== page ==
Missoula

Dark Skies + Stargazing in Glacier Country

By September 9, 2019 No Comments
Dark Skies + Stargazing in Glacier Country

Glacier Country is revered for our big blue skies and seemingly endless views of awe-inspiring sunrises and sunsets. But a well-kept secret is that these endless blue skies turn into jaw-dropping starry nights. Glacier National Park is internationally recognized as a Dark Sky Park, but, throughout Western Montana, our skies deliver, night after night. We’ve made it easy to enjoy our starry nights with observatories throughout the region. Lay out a blanket and count the stars in Glacier Country.

Come see the Milky Way in Western Montana. Photo: Nicholas Parker

GLACIER NATIONAL PARK DARK SKIES

Glacier National Park is one of 26 parks to be internationally recognized as a Dark Sky Park and the first park to span an international boarder—the designation extending into the Waterton-Glacier International Peace Park. Glacier National Park received this designation for its minimal light and air pollution, a commitment to prevent light and air pollution, and the broad, unending expanse of sky over the park creates a distinguished quality of starry nights. Camp overnight next to an aquamarine glacial lake, get cozy fireside and enjoy the unmatched view; if you’re lucky you’ll catch a glimpse of a falling star.

You won’t want to miss nighttime in Glacier National Park. Photo: Jacob Frank/NPS

STAR DOME AT ST. MARY

At the east entrance to Glacier National Park sits St. Mary. New this year to the park is the St. Mary Observatory, funded by Glacier National Park Conservancy. The Star Dome is equipped with a 20-inch telescope, one of the largest telescopes in the National Park Service and the largest in Montana, which gives visitors high-resolution views of planets, galaxies and nebulae. If you’re not looking through the telescope you can view the images on one of two 55-inch monitors mounted on the observatory. The Half the Park Happens After Dark program hosts guided viewing and star parties June through September on clear nights at rotating locations.

Our big blue skies appear endless on a starry night. Photo: Ray Stinson

STAR GAZING ROOM: PAYNE FAMILY NATIVE AMERICAN CENTER

The Payne Family Native American Center, located on the University of Montana campus in Missoula, was the first campus facility in the nation built specifically for a Department of Native American Studies and American Indian Student Services. One of the newest additions to the center is the Star Gazing Room, which hosts celestial stargazing shows open to the public. Learn about the constellations, planets and upcoming celestial events. Each show will also cover a unique topic from star lore of different cultures to the evolution of our universe.

Stay cozy inside while exploring the galaxy. Photo: Todd Goodrich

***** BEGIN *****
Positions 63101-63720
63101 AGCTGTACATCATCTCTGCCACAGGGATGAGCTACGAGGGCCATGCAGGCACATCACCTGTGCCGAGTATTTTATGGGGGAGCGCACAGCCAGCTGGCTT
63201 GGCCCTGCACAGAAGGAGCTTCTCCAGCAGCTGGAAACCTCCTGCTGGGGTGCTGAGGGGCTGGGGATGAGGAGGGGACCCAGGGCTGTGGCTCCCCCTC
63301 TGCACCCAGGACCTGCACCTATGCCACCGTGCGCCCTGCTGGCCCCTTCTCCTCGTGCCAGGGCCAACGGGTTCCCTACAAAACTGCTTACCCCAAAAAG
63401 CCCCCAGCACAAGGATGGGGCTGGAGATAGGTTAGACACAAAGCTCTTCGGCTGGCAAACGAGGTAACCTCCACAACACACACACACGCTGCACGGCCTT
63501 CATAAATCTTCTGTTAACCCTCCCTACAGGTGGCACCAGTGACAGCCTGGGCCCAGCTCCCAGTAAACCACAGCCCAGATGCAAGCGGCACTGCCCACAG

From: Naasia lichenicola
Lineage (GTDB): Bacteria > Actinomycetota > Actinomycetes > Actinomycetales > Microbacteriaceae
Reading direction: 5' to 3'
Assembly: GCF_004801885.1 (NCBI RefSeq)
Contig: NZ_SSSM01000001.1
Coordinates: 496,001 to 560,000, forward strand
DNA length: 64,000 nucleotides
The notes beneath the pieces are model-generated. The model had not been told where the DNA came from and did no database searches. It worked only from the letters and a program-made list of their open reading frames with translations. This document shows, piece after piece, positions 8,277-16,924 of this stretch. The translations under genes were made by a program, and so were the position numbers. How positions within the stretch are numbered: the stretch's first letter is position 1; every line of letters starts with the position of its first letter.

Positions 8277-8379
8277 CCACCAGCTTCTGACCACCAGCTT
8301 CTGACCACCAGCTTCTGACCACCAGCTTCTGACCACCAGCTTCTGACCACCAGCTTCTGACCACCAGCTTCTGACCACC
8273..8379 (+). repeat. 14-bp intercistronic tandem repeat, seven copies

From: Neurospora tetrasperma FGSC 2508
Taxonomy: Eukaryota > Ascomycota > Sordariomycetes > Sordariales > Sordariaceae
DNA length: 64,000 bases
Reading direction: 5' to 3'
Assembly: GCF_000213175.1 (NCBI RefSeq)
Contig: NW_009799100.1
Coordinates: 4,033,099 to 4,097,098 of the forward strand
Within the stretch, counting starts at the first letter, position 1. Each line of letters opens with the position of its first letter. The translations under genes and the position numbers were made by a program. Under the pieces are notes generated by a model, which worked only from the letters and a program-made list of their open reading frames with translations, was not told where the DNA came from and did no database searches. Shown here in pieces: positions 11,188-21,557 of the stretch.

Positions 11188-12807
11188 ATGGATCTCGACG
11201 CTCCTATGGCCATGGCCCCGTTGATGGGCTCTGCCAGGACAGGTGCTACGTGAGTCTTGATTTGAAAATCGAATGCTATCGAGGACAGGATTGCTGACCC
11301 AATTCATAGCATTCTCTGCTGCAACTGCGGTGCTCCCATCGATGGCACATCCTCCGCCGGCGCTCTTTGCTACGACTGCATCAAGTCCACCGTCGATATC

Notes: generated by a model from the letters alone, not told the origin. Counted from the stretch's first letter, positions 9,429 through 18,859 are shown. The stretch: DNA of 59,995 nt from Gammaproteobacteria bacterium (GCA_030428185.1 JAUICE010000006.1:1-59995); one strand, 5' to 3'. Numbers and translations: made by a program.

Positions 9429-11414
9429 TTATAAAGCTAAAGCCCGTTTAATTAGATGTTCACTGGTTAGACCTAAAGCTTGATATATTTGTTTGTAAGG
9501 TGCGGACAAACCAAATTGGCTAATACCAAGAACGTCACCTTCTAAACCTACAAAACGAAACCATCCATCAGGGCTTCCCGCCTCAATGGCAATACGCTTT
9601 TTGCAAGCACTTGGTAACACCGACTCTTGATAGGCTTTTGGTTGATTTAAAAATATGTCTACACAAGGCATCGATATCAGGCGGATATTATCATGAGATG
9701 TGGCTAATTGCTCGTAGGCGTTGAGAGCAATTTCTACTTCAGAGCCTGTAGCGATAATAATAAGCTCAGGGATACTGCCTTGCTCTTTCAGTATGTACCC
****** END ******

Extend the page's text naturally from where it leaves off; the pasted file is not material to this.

BLUE MOUNTAIN OBSERVATORY

In Missoula, the Blue Mountain Observatory sits atop Blue Mountain at an elevation of 6,300 feet. It’s about a 45-minute drive from the heart of downtown Missoula, a perfect distance from town resulting in minimal light pollution. Attend a public observation night to explore planets, star clusters, distant galaxies and nebulae. You’ll also learn how to spot celestial objects with binoculars or the naked eye. Bring a blanket and bundle up—a treasure trove of stars and sweeping views of the Milky Way await.

Book early to secure your ticket to an observation night at Blue Mountain Observatory. Photo: Ashley Juric

SIGHTING OPPORTUNITIES

Northern Lights: When the earth’s magnetic field has been energized from solar events it will send charged electrons toward the poles. These collide with the upper atmosphere and produce light that we call the northern lights or aurora borealis. You can sometimes view the northern lights from the northern parts of Western Montana. Glacier National Park, the Northwest Corridor and the East Glacier Corridor are prime viewing areas. For a picture-perfect experience head to Glacier National Park, or travel just a bit out of town on one of our scenic corridors. Northern lights are most active between September and March.

Chase the Northern Lights in Glacier Country. Photo: Noah Couser

Harvest Moon: In ancient times it was common to use the phases of the moon to track the year, instead of the solar year, which we now use. Each month’s full moon was given a special name based on the characteristics associated with that month. During the fall equinox, when the harvest moon is full, the moon rises almost as the sun sets. This slight change makes a much lighter night. It is thought that farmers would work later into the night harvesting crops, hence the origin of the term ‘harvest moon.’ Western Montana has deep farming roots; come pay homage to our roots and join us in celebrating the fall harvest and harvest moon.

There’s something magical about an evening spent under the moon in Montana. Photo: Donnie Sexton


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